GUEST POST: Lauren vonBechmann gives the background to our new Small Stories trailer.
One of our main aims of Small Stories is to bring each dolls’ house to life, and what better way to do that with a film?
With the help of Peter Kelleher, V&A’s Motion Media Manager, aka filmmaker, we were able approach the dolls’ house in a new way by making a trailer highlighting Betty Pinney’s house, and the stories behind its walls.
So, how do you begin to make a dolls’ house come to life? Well, for us, we needed to create a dialogue that would both captivate our audience and accurately convey the story we wanted to tell. The first step in our filmmaking process was to make a script by adapting the audio from the exhibition into short sound bites for the trailer. To begin, the curator Alice Sage edited a script that captured the essence of the different stories being told in Betty Pinney’s house. Once we had the script written and some storyboard scenarios brainstormed, it was time to roll on to filming.
Now, I am no Coen Brother, so I had a few things to learn the day of filming. Our first challenge was creating an intimate environment that would be suitable for film, not a museum display. My knowledge is limited to dolls’ house display, which aims to give a spread out while seemingly full effect. When filming, however, the idea is to be as intimate as possible, and with our original set up it seemed like the dolls not only hated each other, but hadn’t spoken in years. With some fiddling and direction from Peter, we were able to set up each room in a way that had the dolls seem like they were genuinely interacting with each other (or it could have been my three cups of coffee).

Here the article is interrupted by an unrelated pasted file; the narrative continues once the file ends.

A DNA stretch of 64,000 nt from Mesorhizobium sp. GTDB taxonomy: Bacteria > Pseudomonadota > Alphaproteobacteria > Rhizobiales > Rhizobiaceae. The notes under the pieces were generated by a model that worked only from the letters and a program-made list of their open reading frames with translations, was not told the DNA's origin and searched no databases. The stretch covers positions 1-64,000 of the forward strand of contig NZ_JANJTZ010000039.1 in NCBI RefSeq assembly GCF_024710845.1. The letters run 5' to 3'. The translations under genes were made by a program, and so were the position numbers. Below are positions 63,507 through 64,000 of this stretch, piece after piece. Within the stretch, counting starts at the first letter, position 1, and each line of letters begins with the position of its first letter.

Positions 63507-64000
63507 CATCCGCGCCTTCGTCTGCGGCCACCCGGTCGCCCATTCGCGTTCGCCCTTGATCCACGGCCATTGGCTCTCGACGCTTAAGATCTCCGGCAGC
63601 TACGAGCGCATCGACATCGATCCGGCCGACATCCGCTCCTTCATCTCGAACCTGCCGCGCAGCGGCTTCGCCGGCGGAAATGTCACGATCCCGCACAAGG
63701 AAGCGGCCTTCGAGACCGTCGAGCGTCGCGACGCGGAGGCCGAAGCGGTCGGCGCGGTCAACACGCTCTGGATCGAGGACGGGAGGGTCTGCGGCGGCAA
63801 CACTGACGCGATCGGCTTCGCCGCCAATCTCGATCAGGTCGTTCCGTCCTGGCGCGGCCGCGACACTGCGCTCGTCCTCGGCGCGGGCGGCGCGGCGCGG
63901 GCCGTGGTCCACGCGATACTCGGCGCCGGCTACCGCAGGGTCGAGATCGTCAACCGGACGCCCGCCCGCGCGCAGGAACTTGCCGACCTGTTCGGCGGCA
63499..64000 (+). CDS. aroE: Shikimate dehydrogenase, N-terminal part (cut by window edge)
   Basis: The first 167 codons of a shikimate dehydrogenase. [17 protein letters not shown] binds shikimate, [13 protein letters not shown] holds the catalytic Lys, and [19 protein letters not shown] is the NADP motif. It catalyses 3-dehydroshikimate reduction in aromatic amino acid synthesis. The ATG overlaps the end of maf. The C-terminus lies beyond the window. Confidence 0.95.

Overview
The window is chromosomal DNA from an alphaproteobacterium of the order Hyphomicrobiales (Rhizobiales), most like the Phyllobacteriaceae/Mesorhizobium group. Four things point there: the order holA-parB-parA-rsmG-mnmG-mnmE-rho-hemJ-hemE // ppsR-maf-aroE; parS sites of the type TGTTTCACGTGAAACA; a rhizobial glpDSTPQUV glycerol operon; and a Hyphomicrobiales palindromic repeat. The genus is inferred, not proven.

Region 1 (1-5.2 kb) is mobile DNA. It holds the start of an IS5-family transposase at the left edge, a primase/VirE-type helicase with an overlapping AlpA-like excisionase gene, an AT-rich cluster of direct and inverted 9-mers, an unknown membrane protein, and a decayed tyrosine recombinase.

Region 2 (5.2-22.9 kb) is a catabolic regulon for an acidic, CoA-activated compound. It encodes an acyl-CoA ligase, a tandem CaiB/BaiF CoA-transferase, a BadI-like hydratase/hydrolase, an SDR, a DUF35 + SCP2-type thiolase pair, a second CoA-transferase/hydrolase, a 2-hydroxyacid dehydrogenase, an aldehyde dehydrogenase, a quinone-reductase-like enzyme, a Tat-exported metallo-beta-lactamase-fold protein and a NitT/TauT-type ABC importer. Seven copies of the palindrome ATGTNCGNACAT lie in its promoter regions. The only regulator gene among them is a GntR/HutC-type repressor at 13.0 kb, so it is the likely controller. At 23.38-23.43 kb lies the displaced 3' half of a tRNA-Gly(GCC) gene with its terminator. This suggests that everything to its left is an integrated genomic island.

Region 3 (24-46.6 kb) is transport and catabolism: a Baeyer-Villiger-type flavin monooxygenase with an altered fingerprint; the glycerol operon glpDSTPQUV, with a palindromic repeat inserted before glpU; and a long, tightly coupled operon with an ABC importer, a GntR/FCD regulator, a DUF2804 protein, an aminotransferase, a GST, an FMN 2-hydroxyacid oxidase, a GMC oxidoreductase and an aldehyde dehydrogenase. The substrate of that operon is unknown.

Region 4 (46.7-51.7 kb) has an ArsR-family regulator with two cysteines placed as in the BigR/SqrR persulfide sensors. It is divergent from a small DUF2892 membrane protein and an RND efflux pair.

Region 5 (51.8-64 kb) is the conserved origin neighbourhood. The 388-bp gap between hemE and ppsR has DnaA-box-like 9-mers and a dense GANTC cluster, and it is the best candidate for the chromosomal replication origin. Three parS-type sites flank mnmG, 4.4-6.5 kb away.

Our second challenge was lighting, and creating an atmosphere that accurately mirrored the dialogue. Luckily, Peter is the expert, and knew what to do. Through several adjustments we were able to achieve a spooky ambiance fit for any ghost story, as well as a more informal feel for the kitchen and saloon scenes. The major lesson in this portion of filming was that lighting is everything. It alone can set the scene, even if there is no dialogue.
Once we had several shots that we were all satisfied with, it was time to call it aday and I have to say working in film is hard work. I was proud of our end result, and we came away with a fully engaging, and if I may say so myself, an action-packed trailer. It looks like I’ll have to begin writing my Academy Award acceptance speech soon.